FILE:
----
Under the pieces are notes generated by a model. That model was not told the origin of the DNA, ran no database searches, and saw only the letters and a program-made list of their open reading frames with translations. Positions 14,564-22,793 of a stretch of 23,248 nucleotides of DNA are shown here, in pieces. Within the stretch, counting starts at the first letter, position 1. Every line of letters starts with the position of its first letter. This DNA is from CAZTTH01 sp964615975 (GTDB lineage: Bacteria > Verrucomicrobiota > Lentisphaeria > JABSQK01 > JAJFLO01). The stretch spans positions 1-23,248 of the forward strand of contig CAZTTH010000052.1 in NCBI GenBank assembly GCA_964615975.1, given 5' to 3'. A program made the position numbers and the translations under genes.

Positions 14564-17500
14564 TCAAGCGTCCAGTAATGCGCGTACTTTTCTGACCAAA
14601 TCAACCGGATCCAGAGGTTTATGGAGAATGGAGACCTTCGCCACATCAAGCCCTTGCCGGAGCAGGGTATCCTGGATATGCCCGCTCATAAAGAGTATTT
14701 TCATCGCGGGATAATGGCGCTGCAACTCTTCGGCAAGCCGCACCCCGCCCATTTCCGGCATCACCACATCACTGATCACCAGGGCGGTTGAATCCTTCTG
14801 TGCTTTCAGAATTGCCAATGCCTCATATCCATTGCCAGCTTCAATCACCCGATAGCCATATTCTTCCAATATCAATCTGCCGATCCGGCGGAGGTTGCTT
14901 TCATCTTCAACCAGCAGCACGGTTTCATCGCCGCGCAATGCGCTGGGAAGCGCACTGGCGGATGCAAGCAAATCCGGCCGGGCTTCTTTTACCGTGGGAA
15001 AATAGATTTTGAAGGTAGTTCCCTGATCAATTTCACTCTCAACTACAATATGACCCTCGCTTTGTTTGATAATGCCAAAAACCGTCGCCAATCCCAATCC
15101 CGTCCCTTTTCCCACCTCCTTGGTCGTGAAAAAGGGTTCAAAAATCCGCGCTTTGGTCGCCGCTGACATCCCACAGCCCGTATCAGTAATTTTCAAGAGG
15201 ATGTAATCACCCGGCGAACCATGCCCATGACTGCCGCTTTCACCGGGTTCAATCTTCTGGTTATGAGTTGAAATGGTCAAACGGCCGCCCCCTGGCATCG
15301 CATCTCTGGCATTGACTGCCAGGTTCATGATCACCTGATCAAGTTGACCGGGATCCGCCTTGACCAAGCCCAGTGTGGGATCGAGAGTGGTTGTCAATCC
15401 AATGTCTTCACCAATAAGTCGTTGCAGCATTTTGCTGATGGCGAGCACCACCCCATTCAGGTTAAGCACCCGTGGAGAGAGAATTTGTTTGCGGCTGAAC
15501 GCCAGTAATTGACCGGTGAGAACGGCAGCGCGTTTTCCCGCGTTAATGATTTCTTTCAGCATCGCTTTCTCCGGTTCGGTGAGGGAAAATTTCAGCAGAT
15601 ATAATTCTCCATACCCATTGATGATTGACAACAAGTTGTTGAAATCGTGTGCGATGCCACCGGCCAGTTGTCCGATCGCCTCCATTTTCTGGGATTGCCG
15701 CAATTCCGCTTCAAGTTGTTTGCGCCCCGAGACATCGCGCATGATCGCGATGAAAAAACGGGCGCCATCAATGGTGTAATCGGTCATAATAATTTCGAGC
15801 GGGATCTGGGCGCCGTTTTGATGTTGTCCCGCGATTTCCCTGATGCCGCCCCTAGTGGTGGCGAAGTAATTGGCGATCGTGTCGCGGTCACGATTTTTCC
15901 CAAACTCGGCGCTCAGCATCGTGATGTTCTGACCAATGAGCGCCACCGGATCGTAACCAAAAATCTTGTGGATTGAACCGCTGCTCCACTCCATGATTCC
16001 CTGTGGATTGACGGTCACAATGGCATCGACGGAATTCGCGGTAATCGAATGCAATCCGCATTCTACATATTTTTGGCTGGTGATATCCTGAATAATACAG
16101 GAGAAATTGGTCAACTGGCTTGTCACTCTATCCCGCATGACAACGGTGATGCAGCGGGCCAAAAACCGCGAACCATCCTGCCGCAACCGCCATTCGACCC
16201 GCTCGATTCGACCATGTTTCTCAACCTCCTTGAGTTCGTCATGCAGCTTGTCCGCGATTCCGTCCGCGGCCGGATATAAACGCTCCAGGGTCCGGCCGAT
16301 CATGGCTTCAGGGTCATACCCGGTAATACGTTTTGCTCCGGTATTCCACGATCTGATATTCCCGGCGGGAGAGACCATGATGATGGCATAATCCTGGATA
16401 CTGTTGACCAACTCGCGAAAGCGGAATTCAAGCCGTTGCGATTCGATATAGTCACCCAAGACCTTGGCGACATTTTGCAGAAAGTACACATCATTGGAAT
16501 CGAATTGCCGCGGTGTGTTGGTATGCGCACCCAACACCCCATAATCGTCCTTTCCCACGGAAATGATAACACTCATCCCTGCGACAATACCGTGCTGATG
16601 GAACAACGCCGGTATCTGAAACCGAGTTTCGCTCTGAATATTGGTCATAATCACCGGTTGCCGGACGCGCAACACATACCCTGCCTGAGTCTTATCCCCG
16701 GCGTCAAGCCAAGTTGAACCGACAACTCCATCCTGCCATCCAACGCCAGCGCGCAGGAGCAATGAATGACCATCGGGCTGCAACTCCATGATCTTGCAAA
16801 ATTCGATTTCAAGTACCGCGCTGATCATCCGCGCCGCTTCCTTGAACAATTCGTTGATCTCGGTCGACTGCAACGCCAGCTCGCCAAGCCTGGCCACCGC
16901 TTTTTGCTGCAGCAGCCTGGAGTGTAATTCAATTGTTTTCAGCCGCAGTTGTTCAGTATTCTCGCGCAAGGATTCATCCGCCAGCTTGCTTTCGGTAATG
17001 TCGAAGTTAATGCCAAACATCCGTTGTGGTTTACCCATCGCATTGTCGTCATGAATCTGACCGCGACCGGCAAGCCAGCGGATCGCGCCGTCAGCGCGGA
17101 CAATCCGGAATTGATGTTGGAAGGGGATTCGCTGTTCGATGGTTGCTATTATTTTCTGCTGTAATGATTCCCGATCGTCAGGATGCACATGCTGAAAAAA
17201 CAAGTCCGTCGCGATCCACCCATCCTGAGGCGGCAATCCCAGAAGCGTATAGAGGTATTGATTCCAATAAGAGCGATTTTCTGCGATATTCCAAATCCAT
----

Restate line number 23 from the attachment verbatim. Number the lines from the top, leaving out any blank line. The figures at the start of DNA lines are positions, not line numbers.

16501 CGAATTGCCGCGGTGTGTTGGTATGCGCACCCAACACCCCATAATCGTCCTTTCCCACGGAAATGATAACACTCATCCCTGCGACAATACCGTGCTGATG